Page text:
There has been a ton of chatter about the recent fines levied by the U.S. Department of Health and Human Services Office for Civil Rights (OCR), and for good reason. Money talks.
The Department of Health and Human Services (HHS) assessed a record $4.8 million in fines from New York and Presbyterian Hospital and Columbia University, after they submitted a joint breach report that dates back to September 27, 2010. And to resolve a HIPAA breach case from over two years prior, Concentra Health Services and QCA Health Plan, Inc. agreed to pay a combined $1,975,220.00 in April 2014. That’s right, nearly seven million bucks combined. These must have been just ridiculously egregious breaches, you say.
Well, not exactly.
In the first case, resulting in the highest HIPAA-related fines yet, Patrick Ouellette reports that the electronic personal health information (ePHI) of 6800 patients was exposed to internet search engines, related somehow to an application developer’s deactivation of a personally-owned server. My guess is that the dev didn’t do a comprehensive wipe on his testing machine, so when he started his next project… ouch.
In the second case, a laptop was stolen from an employee’s car outside of a physical therapy center in Missouri. It contained ePHI of 148 patients… and the laptop had not been properly encrypted. This was the key ingredient to becoming a major example set by the Office of Civil Rights (OCR).
Although HIPAA regulations draw no distinction between health information that is more sensitive (oncology lab test results, Center for Disease Control type stuff, etc) and clearly less sensitive (patient progress reports while rehabbing a torn meniscus, for example), we can say with reasonable confidence that this small local physical therapy center’s data was likely in the latter category. But like I said – HIPAA makes no distinction. The relatively small pool of potentially affected patients made no difference, either. The OCR’s investigation yielded evidence of perpetual compliance violations and a general policy of ignoring the regulations. That is the recipe for trouble, and the financial repercussions are clearly major. Encryption is a baseline for medical data security. It should be considered a non-negotiable starting point, but certain institutions continue to drag their heels.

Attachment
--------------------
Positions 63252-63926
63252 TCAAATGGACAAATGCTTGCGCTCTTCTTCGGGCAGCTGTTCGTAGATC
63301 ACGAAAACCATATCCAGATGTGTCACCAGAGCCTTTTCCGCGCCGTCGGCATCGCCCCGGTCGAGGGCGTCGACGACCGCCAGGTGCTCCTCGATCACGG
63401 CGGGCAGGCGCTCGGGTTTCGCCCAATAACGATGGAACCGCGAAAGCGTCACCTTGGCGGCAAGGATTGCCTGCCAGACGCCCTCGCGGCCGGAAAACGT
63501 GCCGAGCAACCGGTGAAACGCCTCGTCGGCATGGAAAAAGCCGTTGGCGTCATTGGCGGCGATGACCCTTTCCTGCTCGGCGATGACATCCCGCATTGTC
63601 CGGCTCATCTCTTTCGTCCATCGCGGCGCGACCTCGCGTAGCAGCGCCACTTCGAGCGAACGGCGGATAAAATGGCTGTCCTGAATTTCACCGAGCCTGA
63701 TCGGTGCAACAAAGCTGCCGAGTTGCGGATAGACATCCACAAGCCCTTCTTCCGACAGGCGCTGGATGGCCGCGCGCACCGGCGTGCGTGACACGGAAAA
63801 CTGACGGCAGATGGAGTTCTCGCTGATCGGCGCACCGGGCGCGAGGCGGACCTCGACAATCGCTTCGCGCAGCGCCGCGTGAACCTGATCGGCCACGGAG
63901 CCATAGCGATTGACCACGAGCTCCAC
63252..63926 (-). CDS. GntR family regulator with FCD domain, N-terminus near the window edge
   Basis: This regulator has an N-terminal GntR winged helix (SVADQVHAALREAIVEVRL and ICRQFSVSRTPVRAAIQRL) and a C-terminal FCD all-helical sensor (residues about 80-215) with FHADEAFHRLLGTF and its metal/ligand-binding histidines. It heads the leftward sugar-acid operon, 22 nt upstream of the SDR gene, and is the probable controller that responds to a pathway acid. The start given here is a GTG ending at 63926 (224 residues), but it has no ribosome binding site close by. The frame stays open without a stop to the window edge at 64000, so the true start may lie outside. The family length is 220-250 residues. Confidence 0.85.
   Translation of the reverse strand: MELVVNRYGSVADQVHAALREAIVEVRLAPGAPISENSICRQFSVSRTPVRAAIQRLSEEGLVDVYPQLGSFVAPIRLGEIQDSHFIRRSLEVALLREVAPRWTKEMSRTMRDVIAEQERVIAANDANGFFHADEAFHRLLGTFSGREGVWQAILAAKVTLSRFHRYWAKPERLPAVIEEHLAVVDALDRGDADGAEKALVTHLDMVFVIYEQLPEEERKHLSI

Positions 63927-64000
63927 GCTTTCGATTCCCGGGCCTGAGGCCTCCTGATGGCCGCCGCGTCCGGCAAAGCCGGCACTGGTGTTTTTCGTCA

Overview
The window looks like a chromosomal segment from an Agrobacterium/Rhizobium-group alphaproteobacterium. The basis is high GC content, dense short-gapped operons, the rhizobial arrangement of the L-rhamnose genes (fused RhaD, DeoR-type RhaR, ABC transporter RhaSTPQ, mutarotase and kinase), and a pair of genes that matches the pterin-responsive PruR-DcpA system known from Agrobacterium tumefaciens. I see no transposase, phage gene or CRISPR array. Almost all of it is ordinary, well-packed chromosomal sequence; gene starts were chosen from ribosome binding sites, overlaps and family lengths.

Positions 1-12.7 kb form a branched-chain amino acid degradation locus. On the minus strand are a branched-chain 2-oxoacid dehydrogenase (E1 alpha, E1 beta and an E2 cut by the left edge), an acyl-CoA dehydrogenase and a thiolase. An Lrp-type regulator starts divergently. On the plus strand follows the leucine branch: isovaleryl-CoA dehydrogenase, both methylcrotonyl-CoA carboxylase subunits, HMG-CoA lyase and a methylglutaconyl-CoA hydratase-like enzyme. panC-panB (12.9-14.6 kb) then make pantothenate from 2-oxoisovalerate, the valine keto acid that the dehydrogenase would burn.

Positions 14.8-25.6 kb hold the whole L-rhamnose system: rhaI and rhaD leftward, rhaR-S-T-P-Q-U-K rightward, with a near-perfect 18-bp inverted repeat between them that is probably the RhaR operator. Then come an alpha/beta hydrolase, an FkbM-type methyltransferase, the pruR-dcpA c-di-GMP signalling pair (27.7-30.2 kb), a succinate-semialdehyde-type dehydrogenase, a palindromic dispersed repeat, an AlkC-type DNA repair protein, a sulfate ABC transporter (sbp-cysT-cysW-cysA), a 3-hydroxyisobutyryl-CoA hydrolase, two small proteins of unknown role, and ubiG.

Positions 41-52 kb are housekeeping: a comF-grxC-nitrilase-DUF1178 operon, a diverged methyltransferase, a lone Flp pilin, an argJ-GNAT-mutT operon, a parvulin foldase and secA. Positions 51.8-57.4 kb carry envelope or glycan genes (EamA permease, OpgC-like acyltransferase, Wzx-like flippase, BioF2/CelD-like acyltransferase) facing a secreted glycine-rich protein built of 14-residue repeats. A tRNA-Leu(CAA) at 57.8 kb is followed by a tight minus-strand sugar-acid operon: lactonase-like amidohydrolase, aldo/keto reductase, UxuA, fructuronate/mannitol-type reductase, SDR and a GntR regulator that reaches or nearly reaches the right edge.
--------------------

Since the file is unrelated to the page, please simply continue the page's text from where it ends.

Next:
Let me paint you a picture. To seasoned criminals planning a heist specifically to harvest patient data, encryption is a deterrent, but does not make a system impregnable. By comparison, virtually all of these incidents are inadvertent – a lost tablet here, a stolen laptop there. Encryption is extremely effective in these scenarios, to keep the equipment loss from escalating to a full-blown breach. In short, it keeps a hack from becoming a hacker. It insures that the local juvenile delinquent who puts a brick through a window just to grab a four year old PC to sell for drug money will be doing that – and nothing more. The laptop will be a brick itself shortly thereafter, and you can be confident that the smash-and-grab will not expose patient data in plain text, and will not yield a two million dollar price tag. ePHI is safely obfuscated, and your biggest problem will be deploying a new laptop to your employee.